Thankfully, the property was purchased by Robert Lister MacNeil in 1937, who set about restoring his ancestors' island stronghold to its former glory. By 2001, Kisimul had passed into the care of Historic Scotland, which leased the castle for 999 years for the princely sum of £1 and a bottle of Talisker whisky annually. Last November it was reported that Kisimul Castle was set to undergo conservation and archaeological work in a bid to shed more light on its rather colourful history.
Gearrannan Blackhouse Village, Isle of Lewis:
(Photo credit: Morrismaciver)
While many remaining blackhouses in the Outer Hebrides lie in ruin, those at Gearrannan are an exciting example of living history. The buildings were occupied by generations of crofting families over the years. But by 1974, the last elderly residents had moved into more modern accommodation, and conservationists seized the opportunity to preserve an important example of vernacular architecture that was increasingly disappearing throughout the 20th century. The low buildings with their double dry stone walls and thatched roofs provide effective shelter from the often ferocious Hebridean weather, and are now available as unique holiday accommodation for hardy tourists seeking an authentic Western Isles experience.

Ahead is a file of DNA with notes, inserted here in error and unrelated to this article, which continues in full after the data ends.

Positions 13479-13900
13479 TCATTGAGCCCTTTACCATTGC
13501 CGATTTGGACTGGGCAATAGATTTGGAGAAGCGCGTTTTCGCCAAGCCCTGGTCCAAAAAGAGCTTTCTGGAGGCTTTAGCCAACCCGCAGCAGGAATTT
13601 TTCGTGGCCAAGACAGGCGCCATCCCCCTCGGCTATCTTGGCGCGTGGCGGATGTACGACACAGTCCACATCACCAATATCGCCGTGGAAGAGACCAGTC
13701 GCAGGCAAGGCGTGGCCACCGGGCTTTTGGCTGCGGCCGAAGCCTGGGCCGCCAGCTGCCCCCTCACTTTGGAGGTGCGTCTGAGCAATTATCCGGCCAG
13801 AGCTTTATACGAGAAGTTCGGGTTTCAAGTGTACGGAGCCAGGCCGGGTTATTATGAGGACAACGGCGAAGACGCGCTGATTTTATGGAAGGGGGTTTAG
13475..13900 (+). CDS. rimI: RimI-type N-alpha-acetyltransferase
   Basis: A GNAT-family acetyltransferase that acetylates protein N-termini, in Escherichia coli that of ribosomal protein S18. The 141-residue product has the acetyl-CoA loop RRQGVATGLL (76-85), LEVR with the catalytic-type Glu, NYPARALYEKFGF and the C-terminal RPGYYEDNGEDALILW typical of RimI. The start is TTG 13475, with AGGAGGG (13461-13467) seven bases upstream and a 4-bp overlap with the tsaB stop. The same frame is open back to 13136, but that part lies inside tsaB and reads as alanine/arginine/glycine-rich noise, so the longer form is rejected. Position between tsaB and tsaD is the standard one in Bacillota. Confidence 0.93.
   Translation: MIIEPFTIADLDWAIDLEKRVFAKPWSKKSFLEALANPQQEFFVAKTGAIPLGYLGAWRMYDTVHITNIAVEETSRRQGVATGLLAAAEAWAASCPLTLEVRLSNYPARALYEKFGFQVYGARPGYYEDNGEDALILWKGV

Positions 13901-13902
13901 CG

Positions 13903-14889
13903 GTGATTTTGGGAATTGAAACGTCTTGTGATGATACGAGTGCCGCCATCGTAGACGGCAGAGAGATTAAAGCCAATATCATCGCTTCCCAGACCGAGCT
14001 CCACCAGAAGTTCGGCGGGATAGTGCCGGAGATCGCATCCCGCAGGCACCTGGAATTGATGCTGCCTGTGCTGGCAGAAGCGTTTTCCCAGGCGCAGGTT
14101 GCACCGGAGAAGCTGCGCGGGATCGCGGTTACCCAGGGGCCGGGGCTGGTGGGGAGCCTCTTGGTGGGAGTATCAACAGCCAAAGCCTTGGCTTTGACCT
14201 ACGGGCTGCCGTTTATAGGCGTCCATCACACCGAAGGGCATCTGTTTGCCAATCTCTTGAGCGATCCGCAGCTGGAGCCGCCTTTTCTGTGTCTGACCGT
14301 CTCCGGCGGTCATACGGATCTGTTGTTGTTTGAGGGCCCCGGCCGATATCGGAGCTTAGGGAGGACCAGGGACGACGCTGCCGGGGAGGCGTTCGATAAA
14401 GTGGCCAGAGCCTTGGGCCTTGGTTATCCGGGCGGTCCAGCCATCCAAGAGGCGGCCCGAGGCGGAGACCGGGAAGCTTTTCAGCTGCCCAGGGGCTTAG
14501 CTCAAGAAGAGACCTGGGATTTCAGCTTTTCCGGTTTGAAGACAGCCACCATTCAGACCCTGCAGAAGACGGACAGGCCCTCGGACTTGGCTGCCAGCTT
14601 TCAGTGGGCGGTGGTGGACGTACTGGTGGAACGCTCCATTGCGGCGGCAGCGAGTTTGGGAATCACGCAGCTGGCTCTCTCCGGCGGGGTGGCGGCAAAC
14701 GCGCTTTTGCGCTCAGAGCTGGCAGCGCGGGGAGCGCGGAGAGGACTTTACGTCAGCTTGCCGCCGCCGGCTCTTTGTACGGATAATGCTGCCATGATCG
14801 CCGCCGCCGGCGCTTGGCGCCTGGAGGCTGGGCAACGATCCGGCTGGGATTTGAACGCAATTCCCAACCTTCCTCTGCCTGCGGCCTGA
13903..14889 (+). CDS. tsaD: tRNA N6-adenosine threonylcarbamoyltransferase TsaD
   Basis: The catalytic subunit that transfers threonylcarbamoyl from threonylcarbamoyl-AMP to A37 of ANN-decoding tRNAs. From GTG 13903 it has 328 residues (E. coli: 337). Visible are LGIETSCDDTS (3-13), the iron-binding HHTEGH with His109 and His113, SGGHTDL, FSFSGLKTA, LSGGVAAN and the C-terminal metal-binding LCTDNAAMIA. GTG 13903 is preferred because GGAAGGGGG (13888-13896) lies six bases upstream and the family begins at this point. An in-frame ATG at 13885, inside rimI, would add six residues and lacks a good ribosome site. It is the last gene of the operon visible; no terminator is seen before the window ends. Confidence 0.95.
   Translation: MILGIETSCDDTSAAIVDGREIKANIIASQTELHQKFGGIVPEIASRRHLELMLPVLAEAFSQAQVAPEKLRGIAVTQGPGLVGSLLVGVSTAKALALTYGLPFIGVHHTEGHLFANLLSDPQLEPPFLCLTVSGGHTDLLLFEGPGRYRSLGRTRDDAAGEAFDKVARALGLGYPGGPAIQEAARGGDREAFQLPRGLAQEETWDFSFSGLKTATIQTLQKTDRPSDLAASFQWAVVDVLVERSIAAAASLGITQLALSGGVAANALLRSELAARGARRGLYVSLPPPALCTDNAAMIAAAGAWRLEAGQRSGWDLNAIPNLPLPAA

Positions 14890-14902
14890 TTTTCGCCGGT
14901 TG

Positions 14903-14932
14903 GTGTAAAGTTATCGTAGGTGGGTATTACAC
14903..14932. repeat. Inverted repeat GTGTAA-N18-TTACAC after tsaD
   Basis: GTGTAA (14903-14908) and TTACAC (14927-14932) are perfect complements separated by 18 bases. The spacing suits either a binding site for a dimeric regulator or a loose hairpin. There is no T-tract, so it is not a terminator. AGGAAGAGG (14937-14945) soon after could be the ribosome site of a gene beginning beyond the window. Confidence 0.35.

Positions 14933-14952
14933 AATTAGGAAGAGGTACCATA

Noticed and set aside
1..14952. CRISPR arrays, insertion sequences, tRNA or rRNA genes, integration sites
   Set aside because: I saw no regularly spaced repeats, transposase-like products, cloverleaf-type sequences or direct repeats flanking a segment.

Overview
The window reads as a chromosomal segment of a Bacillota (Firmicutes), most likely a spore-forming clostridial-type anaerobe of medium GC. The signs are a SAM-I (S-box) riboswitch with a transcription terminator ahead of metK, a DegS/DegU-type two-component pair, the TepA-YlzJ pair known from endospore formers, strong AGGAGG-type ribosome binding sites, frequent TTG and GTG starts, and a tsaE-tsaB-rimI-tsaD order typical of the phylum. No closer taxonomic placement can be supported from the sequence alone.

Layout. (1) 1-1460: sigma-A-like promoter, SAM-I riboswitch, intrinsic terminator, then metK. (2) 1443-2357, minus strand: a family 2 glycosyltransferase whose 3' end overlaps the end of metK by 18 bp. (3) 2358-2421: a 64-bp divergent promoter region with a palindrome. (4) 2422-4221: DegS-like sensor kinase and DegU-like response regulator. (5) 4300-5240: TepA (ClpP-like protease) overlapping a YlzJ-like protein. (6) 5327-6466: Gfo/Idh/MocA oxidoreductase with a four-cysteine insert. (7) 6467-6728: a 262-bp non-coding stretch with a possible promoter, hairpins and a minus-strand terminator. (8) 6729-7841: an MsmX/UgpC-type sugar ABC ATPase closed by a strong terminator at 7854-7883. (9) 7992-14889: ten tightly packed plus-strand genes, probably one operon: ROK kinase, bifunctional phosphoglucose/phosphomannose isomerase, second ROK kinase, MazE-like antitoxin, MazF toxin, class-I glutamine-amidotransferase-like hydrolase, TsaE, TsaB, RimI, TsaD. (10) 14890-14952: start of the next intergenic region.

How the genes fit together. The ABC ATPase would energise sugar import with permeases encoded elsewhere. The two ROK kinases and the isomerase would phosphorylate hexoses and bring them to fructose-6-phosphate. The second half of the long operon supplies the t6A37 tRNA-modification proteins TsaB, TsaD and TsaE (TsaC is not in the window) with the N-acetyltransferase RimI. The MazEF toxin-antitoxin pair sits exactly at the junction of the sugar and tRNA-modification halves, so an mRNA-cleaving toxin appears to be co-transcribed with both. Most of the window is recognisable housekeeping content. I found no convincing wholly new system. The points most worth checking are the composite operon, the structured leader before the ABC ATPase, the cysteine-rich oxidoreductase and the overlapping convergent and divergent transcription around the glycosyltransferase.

Barpa Langass, North Uist:
(Photo credit: Chris Downer)
It may look like a large pile of rocks with a carefully crafted entrance portal, but the chambered cairn known as Barpa Langass has been a feature of the North Uist landscape since Neolithic times. Located about five miles from Lochmaddy, its dimensions of more than 70 feet in diameter, and almost 20 feet high reflect the ancient burial chamber's historical significance. An entrance is positioned to the east, sheltering its internal chambers from the ferocity of approaching winter storms. Nevertheless, the elements have taken their toll, leading to the structure's partial collapse and leaving access hazardous. One chamber remains intact and antiquarians speculate that there may be more hidden within. Excavations over the years have uncovered pottery, burnt bones and flint arrowheads, attesting to the rich history of North Uist and its Neolithic residents.
Barra International Airport, Outer Hebrides:
(Photo credit: Steve Houldsworth)
More often than not, airports are mundane and stressful hubs to be visited only when attempting to get from A to B. But Barra International Airport, which opened in 1936 and has changed little over the years, is a unique destination in its own right. Also known as Barra Eoligarry, it is the only international airport in the world where scheduled flights land and take off from the beach rather than a conventional runway. There's even a control tower and a small terminal building overlooking the sand. The Atlantic Ocean covers the three short runways at high tide, and flight times vary accordingly. When the airport isn't active, the white sandy beach opens up for walkers and cockle pickers. So if you're heading for the Outer Hebrides, a flight to Barra is the ideal way to begin.